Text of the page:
I’d never fired anyone before. I thought about posting a sticky note on his door: “You’re fired! Love, Jess.” But I knew he deserved more than that. Should I just tell him the truth?
But I couldn’t allow myself to tell Lawrence how damaged I truly was -- that I stole from Wal-Mart too frequently to use the word “occasionally,” that the number of men I slept with whose names I didn’t remember far outweighed the number of men I slept with whose names I did. I couldn’t bring myself to tell him about the miscarriage I was partly relieved about or that while my body looked nice from the outside, it was slowly failing me each time I saw my doctor. I couldn’t bear to let him look at me with sad eyes, insisting that it was against his moral judgment to treat a patient who once returned an adopted cat to the shelter in a duffel bag (calm down, it was alive – I just hadn’t bought a carrier yet). He would be firing me, releasing me back into the wild like an exotic pet, one who can never be tamed, never helped.
But this could not continue. I was exhausted. And so that afternoon, my alter ego and I joined forces and found the courage to come clean.
“Lawrence, ” I began. I cleared my throat. “Ican’tseeyouanymore,” I mumbled angrily as I stared at the floor, like a child who is forced to apologize to his sister for throwing knives at her while his mom was at work. (Yes, that was my childhood.)
“Excuse me, I didn’t hear that,” he said, scooting his chair forward.
“I said I can’t … seeyouanymore.” I slurred.
“Jess?” Lawrence asked, so innocently, so unaware.
“This is our last session, Lawrence.” I said loudly and clearly this time.
“Can I ask why? Did I do something?” he asked, genuinely hurt.
Maybe I didn’t have to end things. Maybe there was some other way. Lawrence was such a great listener, so zealous and encouraging to my made-up persona. How could I just let him go as if our time together had meant nothing? It was going to be so hard to replace him. Finding a therapist as lovely as Lawrence wasn’t as simple as I’d hoped. I went through a racist, a sexist and a Baptist before I found him. It was awful auditioning therapists week after week but the first time I left Lawrence’s office, I felt so happy, so light, so … unlike myself. The problem was that I dug a grave of lies deeper and deeper every week, and I was now drowning in details I couldn’t remember. I had to end it.
“Lawrence, you’ve been absolutely wonderful. It’s not you, it’s me ... I am not …” who you think I am who you think I am who you think I am, repeating the words in my head, hoping my mouth would follow suit. But it didn’t. “I’m not going to be living here anymore.”
“Oh?" He asked, caught off guard.
“I’m moving.” My eyes darted away, searching for a way to remedy this tailspin.
“What? Where?” he asked, surprised.
It was a good question. I stared down toward the floor as I searched for a location in my mind. Iraq? No, too angry. Greece? Too hairy. France? Yes, France.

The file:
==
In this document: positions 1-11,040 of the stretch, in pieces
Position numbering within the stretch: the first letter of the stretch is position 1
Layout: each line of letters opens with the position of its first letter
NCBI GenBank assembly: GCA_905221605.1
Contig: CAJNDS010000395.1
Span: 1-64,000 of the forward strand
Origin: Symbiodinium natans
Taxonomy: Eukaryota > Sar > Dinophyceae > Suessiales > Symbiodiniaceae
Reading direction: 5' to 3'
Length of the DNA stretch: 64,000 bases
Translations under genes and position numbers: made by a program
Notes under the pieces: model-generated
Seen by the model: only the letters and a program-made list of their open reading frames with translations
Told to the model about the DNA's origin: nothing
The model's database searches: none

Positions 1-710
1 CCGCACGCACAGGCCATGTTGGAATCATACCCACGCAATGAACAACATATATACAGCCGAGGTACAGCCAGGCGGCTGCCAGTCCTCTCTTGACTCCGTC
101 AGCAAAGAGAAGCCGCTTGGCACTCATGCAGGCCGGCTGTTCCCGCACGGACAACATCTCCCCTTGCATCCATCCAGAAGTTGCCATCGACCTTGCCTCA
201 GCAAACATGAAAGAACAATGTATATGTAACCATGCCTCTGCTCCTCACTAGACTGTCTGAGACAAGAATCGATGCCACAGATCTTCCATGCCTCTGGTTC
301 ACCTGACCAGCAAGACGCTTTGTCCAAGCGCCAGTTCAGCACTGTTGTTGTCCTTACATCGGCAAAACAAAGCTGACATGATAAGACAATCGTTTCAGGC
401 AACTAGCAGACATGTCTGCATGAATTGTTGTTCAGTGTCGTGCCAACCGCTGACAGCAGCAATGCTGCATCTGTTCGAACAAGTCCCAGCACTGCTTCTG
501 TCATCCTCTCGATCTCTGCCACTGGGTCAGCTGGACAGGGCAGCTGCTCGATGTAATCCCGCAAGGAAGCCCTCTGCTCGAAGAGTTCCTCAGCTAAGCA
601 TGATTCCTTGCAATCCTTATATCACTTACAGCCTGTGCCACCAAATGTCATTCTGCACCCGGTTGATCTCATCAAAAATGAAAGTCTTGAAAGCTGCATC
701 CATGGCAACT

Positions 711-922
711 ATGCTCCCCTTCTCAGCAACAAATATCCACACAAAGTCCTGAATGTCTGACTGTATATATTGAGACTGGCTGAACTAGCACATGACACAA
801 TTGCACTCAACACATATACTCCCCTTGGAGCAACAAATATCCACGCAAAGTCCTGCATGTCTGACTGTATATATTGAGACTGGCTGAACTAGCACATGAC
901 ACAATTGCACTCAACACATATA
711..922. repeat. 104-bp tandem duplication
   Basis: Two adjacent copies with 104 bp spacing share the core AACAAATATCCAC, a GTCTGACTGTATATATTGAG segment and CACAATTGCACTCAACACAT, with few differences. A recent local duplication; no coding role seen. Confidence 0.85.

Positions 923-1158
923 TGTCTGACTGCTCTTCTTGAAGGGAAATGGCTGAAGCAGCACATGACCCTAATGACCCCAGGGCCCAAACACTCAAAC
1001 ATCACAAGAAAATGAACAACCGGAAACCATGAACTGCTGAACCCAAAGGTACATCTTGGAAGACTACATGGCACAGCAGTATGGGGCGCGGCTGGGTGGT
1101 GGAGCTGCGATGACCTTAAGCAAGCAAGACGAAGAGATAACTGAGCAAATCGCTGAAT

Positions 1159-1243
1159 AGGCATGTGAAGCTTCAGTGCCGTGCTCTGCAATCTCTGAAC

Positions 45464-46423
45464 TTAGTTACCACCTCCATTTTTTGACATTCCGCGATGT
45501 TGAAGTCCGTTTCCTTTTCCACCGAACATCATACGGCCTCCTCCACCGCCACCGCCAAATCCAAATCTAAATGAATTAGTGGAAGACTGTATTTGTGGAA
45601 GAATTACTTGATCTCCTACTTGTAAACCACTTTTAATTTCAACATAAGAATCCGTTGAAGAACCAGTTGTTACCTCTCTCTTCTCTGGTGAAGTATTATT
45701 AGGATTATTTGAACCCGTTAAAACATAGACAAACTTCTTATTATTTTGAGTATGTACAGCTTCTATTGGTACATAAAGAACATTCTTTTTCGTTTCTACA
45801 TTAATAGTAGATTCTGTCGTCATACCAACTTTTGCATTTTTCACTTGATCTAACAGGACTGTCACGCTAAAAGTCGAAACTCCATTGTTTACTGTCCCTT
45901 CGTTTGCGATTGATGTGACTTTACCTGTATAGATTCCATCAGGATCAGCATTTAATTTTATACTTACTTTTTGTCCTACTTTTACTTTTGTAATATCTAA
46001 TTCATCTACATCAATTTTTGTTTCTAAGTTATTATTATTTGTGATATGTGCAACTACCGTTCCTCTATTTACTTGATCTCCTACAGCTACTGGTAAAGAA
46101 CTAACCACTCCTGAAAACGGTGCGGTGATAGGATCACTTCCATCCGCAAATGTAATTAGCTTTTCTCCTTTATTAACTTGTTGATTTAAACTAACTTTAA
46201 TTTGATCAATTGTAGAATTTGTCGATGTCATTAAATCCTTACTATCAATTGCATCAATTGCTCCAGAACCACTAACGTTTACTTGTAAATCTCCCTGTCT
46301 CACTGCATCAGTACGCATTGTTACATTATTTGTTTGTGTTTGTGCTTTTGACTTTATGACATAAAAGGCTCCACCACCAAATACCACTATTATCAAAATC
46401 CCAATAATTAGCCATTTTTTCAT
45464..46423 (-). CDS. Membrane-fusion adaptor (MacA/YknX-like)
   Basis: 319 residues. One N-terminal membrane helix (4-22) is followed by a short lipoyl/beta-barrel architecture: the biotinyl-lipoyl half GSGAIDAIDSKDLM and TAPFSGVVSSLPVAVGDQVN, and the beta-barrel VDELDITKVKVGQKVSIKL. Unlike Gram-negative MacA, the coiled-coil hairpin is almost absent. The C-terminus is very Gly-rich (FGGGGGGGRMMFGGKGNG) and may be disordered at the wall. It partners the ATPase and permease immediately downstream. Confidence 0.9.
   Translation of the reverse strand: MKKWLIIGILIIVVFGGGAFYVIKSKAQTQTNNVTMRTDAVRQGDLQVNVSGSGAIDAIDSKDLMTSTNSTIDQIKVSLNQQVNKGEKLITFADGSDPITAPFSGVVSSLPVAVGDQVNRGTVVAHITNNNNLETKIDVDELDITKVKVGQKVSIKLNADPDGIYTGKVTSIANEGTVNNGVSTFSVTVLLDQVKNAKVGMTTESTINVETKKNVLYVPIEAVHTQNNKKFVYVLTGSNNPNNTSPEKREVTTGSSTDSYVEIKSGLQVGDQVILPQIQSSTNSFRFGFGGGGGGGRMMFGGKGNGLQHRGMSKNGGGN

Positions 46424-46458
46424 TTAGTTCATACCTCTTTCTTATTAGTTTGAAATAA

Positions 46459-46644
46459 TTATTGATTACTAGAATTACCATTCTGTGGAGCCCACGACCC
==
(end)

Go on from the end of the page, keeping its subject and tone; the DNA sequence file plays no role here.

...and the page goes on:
“To Paris, actually. I’m moving to Paris.”
“I didn’t know you were thinking about that,” Lawrence said.
“Well, I have always wanted to live in France and I figure if not now, when, right?”
For someone who was about to lose his favorite patient, Lawrence seemed surprisingly supportive, giddy even. He grabbed his notepad and came to sit on the couch beside me, demanding that we make a list: What I hope to find, what I am leaving behind. That was so Lawrence, to write in rhyme during therapy. For the next hour he pushed me to look inside of myself, to seek my strength and find my truth. Seriously? This was the advice that people pay for? Then again, who am I to judge? I was the one paying someone to let me live in denial one day a week.
Watching him add each bullet to the page, I realized that there was too much about my real life that I was unsatisfied with. But was I dissatisfied enough to actually walk away from it and start over? As we finished off the hope to find column, my heart began to beat faster and my mind, against my will, flashed images of what my future life could potentially look like. What if it was necessary that I start over in order to create, honestly, this version of myself that I was proud of? That I no longer had to pretend to be? What would it take for me to actually become her?
With a double kiss goodbye, I left his office for the last time. Something in me had shifted; I floated down the street, feeling utter satisfaction knowing that my life could change. I was in love already with this idea, this possibility of an exciting future. I had to lock in this feeling immediately before I had time to think the whole thing through. My pace doubled as I walked along 47th Street in the diamond district, waiting for the first jewelry dealer to invite me in. I took off my glove and twisted the ring off of my finger.
“How much do you want for this?” a pair of thin lips hiding behind a curly beard asked me.
“Enough to change my life.” I smiled back. “But no less than $3,500,” I said, just to be clear.
While it wasn’t the $3,500 I was expecting, it was enough to book a flight on Air France and leave a deposit for an apartment rental in Marais. How is that for locking in a feeling? This is where my seedling of a white lie became the sprout of a terrible, terribly wonderful idea and bloomed into the ludicrous reality of starting over, from scratch, in French. After six months of therapy, I was ready to change my life; perhaps Lawrence was a brilliant therapist after all.